'Satyanarayana Rao J. took the view that, on the facts of that case, it was impossible to infer that the appointment itself was on behalf and for the benefit of the family..... Viswanatha Sastri J. in a separate but concurring judgment expressed the view that the mere fact that the assessee had a particular quantity of shares as manager of a joint family did not ipso facto enable him to function as the managing director...The remuneration, according to the learned judge, was really quid pro quo for the work which he did under the contract of service with the bank. The managing directorship, he held, was in fact a contract of service and it is not as if the family represented by the manager was the managing director. It was the individual that was appointed and that was functioning as the managing director. With great respect to the learned judges, it appears to us that they overlooked the principles laid down by the Judicial Committee in Gokul Chand V. Hukum Chand Nath Mal where it was pointed out that there could be no distinction between the direct use of the joint family fund and the use which qualified the member to make the gains on his own efforts. The member of the joint family entered into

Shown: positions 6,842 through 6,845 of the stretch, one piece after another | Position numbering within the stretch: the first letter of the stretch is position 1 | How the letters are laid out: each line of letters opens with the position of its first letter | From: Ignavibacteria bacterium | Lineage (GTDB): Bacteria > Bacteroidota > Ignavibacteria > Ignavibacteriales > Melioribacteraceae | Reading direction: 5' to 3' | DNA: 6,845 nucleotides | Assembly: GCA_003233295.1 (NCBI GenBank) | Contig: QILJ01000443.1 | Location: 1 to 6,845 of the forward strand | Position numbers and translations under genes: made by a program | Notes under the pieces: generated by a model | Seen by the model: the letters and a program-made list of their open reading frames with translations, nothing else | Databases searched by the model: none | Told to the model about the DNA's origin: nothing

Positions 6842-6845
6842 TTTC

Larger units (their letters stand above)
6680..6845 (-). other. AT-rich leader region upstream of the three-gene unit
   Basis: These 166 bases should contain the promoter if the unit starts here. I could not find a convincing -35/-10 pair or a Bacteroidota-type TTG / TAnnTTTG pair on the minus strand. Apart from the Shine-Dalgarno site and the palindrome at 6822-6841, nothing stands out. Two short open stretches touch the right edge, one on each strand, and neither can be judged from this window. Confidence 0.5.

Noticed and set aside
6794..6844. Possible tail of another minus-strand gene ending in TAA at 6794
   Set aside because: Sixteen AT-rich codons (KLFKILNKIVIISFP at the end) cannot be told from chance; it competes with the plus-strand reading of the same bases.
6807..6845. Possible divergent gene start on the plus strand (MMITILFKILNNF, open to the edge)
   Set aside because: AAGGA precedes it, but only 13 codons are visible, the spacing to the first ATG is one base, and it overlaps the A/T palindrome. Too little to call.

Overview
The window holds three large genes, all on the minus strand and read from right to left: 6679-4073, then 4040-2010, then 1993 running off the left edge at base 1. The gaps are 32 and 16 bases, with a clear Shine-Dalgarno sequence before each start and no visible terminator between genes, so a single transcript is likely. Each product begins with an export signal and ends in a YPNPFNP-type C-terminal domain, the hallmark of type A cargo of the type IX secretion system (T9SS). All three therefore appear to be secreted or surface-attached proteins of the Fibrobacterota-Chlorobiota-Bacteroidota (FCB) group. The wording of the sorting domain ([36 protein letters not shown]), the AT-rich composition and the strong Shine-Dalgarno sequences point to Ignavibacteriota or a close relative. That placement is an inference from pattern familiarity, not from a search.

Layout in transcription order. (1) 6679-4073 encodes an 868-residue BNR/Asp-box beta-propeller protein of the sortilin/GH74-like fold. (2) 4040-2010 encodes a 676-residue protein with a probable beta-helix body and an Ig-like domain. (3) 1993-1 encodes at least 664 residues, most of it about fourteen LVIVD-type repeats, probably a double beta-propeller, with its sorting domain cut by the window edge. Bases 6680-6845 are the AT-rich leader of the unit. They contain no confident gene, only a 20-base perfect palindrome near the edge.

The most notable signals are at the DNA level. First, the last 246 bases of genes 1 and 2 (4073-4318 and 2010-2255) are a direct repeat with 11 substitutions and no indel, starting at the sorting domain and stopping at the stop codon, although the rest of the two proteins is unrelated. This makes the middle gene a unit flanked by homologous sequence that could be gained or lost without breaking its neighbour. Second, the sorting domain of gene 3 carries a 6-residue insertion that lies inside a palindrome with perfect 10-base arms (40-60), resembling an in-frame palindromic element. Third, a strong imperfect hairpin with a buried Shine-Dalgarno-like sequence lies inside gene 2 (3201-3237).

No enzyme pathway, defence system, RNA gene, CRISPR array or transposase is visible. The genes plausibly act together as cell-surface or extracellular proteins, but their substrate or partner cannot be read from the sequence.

the Indian Civil Service no doubt by reason of his intelligence and other attainments. He certainly entered into a personal agreement with the Secretary of State in Council and he received his salary for rendering his personal service, But all that was made possible by the use of the joint family properties. That apart, those decisions do not clearly govern the case now before us.'
In our opinion, the Supreme Court has expressed a view contrary to that expressed by this court in Sankaralinga Iyers case and we are certainly bound by the decision of the Supreme Court. It is not possible to hold in view of the observations set out above, that there Lordships of the Supreme Court merely distinguished Sankaralinga Iyers case and decided the case before them on the peculiar facts of that case.